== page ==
The Brewing Industry and the Brewery Workers’ Movement in America by Hermann Schlüter. Published b the International Union of United Brewery Workmen of America, Cincinnati. 1910.
Contents: Preface, The Beer-Brewing Industry, Introduction, Beer-Brewing Industry in the Middle-Ages, Beer-Brewing in the American Colonial Period, The Modern Beer-Brewing Industry, Brewing as a Great Industry, The Brewery Workers Movement, Prior to Organization, Beginnings of Organization, Permanent Organization, The Founding of the United Brewery Workmen and First Victories, The Struggle of 1888, The Development of the United Brewery Workmen, The American Federation of Labor and the Brewery Workmen, Labor Union and Political Organization, Hygienic Conditions of Brewery Workmen, Achievements and Prospects, Prohibition and Sunday Closing, Workingmen and Prohibition, Taxes and the Brewing Industry. 346 pages.
Marxist historian Herman Schlüter (1851-1919) was born in Schleswig-Holstein and joined the left wing of German Social Democracy as a teen and helped publish newspapers and magazines of the SPD. A correspondent of Engels’ both in Germany and later when Schlüter emigrated to the US in 1889 where he joined the editorial board of the New Yorker Volkszeitung. At first he was a member of the the Socialist Labor Party, later he joined the Socialist Party, which he represented at the Amsterdam Congress of the Second International in 1904. An anti-opportunist and anti-revisionist, he contributed to the debate in Marxism in both Germany and the US. However, it is Schlüter’s historical works, mainly of the proletarian movement in the US and England, that are his lasting legacy.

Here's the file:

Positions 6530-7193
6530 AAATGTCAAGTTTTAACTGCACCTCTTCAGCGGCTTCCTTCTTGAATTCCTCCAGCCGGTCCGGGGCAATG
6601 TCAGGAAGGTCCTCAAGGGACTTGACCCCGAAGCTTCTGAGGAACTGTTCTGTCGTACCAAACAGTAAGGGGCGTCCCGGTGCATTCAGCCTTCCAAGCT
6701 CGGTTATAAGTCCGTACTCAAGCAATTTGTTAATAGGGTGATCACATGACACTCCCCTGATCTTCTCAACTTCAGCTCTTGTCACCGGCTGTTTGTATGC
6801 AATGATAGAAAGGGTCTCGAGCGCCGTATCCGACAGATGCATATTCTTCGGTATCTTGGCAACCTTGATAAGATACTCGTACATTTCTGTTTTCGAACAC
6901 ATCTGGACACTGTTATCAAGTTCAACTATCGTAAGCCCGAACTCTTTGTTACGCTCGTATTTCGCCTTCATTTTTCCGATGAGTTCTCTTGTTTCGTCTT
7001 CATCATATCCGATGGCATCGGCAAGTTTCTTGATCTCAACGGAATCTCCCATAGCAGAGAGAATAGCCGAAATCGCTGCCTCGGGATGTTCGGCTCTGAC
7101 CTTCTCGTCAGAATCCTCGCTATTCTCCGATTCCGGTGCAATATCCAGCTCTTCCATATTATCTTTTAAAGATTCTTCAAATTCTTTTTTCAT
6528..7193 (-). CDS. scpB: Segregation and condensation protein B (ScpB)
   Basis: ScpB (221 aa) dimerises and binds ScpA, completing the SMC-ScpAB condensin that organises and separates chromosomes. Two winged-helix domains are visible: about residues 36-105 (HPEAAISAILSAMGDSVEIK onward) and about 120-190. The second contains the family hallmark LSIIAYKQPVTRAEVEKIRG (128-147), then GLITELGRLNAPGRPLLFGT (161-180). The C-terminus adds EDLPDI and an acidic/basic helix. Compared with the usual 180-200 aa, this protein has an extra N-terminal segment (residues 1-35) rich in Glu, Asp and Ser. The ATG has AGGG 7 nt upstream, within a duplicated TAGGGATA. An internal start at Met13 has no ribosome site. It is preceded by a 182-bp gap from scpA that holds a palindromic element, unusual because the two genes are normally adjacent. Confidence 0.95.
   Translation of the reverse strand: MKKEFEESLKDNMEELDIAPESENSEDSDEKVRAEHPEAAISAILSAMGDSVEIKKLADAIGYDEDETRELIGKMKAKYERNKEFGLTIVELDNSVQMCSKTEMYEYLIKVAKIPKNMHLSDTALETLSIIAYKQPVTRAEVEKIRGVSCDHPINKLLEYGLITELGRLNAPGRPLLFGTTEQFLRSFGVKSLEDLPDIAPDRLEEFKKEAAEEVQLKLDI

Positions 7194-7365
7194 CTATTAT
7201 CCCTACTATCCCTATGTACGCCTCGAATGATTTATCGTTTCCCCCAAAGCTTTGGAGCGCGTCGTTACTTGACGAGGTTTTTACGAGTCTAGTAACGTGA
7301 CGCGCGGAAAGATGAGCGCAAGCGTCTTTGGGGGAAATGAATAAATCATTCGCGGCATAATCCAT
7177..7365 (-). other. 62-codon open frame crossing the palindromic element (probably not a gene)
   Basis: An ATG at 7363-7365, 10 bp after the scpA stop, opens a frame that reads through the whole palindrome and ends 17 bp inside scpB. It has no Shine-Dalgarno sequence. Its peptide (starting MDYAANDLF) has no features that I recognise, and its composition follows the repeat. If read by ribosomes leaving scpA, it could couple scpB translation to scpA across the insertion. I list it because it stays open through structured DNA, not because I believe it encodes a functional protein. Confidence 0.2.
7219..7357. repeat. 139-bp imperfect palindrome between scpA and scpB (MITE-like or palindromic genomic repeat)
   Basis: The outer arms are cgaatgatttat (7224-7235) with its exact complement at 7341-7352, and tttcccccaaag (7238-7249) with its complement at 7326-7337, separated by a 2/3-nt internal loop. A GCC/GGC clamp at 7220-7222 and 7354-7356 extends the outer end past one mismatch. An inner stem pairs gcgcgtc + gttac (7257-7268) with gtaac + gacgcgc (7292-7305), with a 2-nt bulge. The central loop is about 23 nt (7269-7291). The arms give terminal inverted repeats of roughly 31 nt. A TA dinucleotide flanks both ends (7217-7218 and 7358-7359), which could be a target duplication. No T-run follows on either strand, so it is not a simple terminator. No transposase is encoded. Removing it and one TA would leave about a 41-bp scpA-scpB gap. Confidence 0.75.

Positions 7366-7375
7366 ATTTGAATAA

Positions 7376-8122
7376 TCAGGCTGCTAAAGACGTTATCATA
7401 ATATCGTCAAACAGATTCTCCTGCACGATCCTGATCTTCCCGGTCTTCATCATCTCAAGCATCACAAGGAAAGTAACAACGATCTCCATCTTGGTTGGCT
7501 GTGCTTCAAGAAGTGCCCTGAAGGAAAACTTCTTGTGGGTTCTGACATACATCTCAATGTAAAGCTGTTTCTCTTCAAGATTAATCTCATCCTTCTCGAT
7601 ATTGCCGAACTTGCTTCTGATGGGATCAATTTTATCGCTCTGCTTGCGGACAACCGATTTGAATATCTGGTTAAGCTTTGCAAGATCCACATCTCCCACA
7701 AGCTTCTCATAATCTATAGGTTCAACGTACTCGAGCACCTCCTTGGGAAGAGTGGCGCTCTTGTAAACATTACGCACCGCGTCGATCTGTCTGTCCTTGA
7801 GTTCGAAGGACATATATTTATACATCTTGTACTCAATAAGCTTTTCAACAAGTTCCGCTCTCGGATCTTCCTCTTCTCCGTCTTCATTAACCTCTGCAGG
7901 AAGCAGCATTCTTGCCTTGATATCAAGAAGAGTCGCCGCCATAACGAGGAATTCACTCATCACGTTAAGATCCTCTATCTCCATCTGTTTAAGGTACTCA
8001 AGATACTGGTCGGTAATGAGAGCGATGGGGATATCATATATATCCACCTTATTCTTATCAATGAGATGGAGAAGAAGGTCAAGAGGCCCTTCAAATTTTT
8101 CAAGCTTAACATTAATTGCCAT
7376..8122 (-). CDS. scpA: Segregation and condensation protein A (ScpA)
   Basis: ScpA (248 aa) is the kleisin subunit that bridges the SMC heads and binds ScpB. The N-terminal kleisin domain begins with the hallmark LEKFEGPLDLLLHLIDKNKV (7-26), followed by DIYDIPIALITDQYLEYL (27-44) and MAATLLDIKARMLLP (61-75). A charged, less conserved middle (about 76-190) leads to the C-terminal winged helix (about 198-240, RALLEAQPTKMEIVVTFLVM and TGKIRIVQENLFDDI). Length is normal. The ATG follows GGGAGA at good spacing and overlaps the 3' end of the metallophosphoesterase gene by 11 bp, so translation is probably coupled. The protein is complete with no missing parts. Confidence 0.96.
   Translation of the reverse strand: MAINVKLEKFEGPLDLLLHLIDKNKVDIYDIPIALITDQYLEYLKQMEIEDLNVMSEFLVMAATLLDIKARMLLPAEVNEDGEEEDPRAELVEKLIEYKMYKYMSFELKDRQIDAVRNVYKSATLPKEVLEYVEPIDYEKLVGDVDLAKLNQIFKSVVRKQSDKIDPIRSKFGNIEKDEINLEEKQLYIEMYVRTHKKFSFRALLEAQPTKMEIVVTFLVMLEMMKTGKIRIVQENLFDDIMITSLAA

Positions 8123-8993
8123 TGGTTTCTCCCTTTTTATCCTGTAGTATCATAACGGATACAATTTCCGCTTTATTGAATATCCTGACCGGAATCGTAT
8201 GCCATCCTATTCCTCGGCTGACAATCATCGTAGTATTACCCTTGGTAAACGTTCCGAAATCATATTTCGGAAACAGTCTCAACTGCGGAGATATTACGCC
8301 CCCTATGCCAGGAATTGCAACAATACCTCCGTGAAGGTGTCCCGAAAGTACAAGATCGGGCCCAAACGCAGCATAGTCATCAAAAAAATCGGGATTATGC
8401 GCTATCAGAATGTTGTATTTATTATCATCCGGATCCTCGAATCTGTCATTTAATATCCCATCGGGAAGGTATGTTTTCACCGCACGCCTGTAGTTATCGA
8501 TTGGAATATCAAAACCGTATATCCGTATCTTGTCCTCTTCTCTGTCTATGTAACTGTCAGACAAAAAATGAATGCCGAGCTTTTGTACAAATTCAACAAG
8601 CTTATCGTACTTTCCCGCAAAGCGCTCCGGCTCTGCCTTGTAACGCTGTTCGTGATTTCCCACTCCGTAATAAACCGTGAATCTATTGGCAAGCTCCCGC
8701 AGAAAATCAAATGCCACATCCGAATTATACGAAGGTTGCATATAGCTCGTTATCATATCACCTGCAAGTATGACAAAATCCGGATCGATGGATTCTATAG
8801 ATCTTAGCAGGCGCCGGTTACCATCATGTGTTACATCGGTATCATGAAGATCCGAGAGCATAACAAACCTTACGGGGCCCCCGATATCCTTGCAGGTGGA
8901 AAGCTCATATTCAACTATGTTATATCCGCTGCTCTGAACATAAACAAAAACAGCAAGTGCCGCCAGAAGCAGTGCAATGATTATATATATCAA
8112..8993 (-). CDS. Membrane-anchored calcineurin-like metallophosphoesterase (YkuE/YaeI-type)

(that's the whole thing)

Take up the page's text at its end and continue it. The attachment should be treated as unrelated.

The German Language Federation of the Socialist Party was formed at the First National Convention of the German-speaking Socialists of the United States, held in 1912. Germans had been dominate in the US socialist movement for years and it was only by 1912 that a separate language group was thought necessary. The federation had between 3-5000 members, was headquartered in Chicago with Adolph Dreifuss and Ludwig Lore was Executive Secretary of the German Federation until the 1919 split. The majority of the Federation voted to stay in the SP, but join the Comintern at a special conference in 1919. That decision was rejected and a split, like that happening all over the Socialist movement,. Those who left the SP were further split between those following the Communist Labor Party and those following the Communist Party of America, both of which developed German Language Federations.
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